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[sher-uh-tn] /ˈʃɛr ə tn/
Thomas, 1751–1806, English cabinetmaker and furniture designer.
of the style of furniture designed by Sheraton. Unabridged
Based on the Random House Dictionary, © Random House, Inc. 2015.
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Examples from the Web for Sheraton
Contemporary Examples
Historical Examples
  • Colonel Sheraton might, perhaps, have aided us, but him I would not ask.

    The Way of a Man Emerson Hough
  • Then came the popularity of the designs of the Adam Brothers and Sheraton.

    Chats on Household Curios Fred W. Burgess
  • Much of Sheraton's furniture was veneered with finely selected specimens of West India satinwood.

    Chats on Old Furniture Arthur Hayden
  • Also, I want someone who can tell a Sheraton piece from Empire.

    Polly's Business Venture Lillian Elizabeth Roy
  • The sarcophagus, often richly carved, of course succeeded the simpler cellaret of Sheraton's period.

    Illustrated History of Furniture Frederick Litchfield
  • Many of his pieces bear a close resemblance to those of Sheraton.

    The Old Furniture Book N. Hudson Moore
  • In this room is a good example of the use of modern reproductions of Sheraton chairs with a genuine old sideboard.

    Remodeled Farmhouses Mary H. Northend
  • In regard to Sheraton's design books there are similar differences.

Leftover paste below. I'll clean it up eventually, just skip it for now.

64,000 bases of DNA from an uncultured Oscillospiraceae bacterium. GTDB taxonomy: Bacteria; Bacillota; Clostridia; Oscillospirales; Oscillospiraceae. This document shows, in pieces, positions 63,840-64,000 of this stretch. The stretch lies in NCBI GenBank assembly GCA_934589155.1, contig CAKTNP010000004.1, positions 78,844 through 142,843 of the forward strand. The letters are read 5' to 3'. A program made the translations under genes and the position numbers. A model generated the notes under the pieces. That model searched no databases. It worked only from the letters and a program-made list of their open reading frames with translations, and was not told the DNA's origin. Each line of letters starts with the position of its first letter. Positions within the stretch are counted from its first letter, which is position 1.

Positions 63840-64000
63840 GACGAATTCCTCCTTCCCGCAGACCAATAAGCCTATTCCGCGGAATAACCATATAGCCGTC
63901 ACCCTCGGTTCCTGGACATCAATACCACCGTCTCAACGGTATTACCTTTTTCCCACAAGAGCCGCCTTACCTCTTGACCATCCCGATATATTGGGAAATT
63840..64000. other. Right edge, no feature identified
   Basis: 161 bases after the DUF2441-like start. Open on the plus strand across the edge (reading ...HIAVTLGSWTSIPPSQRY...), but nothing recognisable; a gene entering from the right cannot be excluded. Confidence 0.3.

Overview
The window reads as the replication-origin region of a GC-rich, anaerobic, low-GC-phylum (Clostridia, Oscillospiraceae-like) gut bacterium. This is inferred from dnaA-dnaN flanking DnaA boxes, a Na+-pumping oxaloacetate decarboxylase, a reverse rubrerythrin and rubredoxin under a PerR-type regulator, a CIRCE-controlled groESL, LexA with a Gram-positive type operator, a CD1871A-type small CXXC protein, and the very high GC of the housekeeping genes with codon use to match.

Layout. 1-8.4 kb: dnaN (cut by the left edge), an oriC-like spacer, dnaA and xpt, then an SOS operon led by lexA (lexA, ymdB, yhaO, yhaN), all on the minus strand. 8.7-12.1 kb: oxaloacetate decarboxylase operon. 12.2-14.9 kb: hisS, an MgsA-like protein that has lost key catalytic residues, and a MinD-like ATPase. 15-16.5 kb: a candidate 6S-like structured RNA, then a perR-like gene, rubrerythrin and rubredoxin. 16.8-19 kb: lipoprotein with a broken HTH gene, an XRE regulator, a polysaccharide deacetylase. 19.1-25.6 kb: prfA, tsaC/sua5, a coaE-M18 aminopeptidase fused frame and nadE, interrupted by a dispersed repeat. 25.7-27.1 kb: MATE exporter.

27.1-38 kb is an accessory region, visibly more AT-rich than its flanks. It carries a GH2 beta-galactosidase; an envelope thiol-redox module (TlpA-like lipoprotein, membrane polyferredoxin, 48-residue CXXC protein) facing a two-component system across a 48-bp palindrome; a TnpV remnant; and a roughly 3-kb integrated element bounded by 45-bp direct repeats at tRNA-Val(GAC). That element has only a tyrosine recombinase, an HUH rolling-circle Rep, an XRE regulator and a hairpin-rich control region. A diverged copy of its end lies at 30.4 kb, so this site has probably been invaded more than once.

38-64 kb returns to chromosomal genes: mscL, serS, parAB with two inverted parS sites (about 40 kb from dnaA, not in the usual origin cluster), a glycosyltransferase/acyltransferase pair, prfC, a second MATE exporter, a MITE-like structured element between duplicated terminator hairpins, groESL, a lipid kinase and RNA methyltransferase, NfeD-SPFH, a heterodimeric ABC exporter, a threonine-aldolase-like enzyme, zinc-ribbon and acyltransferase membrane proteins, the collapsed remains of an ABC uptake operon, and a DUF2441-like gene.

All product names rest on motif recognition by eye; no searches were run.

British Dictionary definitions for Sheraton


Thomas. 1751–1806, English furniture maker, author of the influential Cabinet-Maker and Upholsterer's Drawing Book (1791)


denoting furniture made by or in the style of Thomas Sheraton
Collins English Dictionary - Complete & Unabridged 2012 Digital Edition
© William Collins Sons & Co. Ltd. 1979, 1986 © HarperCollins
Publishers 1998, 2000, 2003, 2005, 2006, 2007, 2009, 2012
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Word Origin and History for Sheraton

severe style of late 18c. English furniture, 1883, from name of cabinetmaker Thomas Sheraton (1751-1806). The family name is from a place in Durham, late Old English Scurufatun (c.1040), probably "farmstead of a man called Skurfa" (an old Scandinavian personal name). The hotel chain dates from 1937 and has no obvious direct connection.

Online Etymology Dictionary, © 2010 Douglas Harper
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